A while back I wrote about Gawker‘s outing of Michael Brutsch, the infamous “troll” at Reddit who posted obscene material for fun under the pseudonym “ViolentAcrez.”
Now Gawker‘s sister publication is at it – but with a twist. Jezebel has decided to share some of Election 2012’s greatest hits of racism on Twitter from high school-aged kids – and they actually reported the kids to their schools’ leadership. (Note – this story link and this story link are still up, but they have some really nasty language.) If you’re concerned about clicking the links, suffice it to say there were a lot of people using “the N-word” to describe our recently re-elected President. And worse.
Again, there are some differences here. The people Jezebel pursued made no attempt to hide their identities. They put their racist epithets right next to their names and pictures of their faces. They made these comments publicly on a Twitter feed they have to know anyone can search. There is no reasonable expectation of privacy here. I do note that Jezebel apparently decided not to search for the identities of those who tweeted racist comments under pseudonyms – even though I’m sure it’s not that hard for a decent hacker to get that information. They are on much more solid legal footing when they simply report the obvious facts as opposed to digging for more.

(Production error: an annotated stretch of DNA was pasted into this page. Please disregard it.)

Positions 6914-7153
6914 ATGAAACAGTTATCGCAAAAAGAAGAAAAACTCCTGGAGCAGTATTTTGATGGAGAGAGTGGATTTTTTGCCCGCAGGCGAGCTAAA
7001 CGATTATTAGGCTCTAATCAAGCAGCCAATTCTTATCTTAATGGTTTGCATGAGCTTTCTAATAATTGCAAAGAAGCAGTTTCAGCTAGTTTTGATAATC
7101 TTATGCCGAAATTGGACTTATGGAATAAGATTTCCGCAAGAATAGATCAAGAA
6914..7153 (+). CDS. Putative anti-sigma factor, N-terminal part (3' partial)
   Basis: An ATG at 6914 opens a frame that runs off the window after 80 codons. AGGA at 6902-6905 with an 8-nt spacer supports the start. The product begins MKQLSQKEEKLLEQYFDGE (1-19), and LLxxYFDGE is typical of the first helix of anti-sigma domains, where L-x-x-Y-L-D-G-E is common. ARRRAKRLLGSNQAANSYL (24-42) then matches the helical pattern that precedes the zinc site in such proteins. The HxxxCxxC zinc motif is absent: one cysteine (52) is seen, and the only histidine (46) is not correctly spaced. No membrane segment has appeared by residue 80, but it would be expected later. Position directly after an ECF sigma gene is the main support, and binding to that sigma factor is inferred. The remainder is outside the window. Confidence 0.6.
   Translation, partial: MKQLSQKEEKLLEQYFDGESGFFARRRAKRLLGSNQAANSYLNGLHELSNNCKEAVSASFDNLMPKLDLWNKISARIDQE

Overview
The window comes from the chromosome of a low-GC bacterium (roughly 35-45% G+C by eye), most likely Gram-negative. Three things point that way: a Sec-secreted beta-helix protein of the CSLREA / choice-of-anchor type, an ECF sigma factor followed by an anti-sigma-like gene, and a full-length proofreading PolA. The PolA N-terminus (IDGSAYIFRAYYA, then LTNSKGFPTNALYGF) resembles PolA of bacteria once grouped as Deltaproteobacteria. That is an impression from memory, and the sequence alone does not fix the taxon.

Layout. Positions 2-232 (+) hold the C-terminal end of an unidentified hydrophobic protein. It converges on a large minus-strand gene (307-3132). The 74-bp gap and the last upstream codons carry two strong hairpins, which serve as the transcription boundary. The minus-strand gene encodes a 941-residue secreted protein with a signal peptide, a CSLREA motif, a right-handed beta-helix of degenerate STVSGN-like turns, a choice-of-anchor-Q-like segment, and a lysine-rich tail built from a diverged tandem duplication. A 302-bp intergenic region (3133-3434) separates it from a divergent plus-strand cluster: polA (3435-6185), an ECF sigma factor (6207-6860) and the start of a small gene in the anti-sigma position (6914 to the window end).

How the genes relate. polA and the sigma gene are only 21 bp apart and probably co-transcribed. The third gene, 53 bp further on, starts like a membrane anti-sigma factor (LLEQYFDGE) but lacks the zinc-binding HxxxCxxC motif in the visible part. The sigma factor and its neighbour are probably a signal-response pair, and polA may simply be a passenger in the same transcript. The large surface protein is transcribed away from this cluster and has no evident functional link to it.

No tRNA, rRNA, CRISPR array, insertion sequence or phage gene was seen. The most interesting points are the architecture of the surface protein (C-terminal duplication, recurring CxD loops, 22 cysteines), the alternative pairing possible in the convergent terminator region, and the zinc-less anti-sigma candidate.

What is reasonable, I think, is to cringe a bit over this. These kids are old enough to know better, but kids make mistakes sometimes, and now they have been publicly branded as racists. Just a few years ago statements like these wouldn’t be immortalized on the Internet. Millions of people read Jezebel every month. I know that if anyone applies for work at my company, particularly to work in social media, we’d check them out on the various social platforms. Maybe do a Google search. Let’s just say this wouldn’t go over well.
The more I think about it, however, the more I think this is what you have to expect in the digital age. You have to own your words. And for these kids, it now seems those words own them.
Cross-posted from David Wescott’s blog, It’s Not a Lecture